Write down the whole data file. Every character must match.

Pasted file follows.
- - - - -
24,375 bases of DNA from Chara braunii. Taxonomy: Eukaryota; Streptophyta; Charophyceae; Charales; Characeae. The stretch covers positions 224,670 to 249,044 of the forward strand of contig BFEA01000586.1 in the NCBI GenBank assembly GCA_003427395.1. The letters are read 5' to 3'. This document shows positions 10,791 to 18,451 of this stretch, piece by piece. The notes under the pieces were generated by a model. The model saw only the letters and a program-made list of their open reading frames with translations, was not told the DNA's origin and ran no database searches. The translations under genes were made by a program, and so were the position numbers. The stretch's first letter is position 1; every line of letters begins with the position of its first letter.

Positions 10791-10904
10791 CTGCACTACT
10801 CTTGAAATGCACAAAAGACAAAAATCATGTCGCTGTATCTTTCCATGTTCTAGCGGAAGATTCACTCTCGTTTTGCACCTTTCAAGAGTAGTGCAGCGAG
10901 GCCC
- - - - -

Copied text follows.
24,375 bases of DNA from Chara braunii. Taxonomy: Eukaryota; Streptophyta; Charophyceae; Charales; Characeae. The stretch covers positions 224,670 to 249,044 of the forward strand of contig BFEA01000586.1 in the NCBI GenBank assembly GCA_003427395.1. The letters are read 5' to 3'. This document shows positions 10,791 to 18,451 of this stretch, piece by piece. The notes under the pieces were generated by a model. The model saw only the letters and a program-made list of their open reading frames with translations, was not told the DNA's origin and ran no database searches. The translations under genes were made by a program, and so were the position numbers. The stretch's first letter is position 1; every line of letters begins with the position of its first letter.

Positions 10791-10904
10791 CTGCACTACT
10801 CTTGAAATGCACAAAAGACAAAAATCATGTCGCTGTATCTTTCCATGTTCTAGCGGAAGATTCACTCTCGTTTTGCACCTTTCAAGAGTAGTGCAGCGAG
10901 GCCC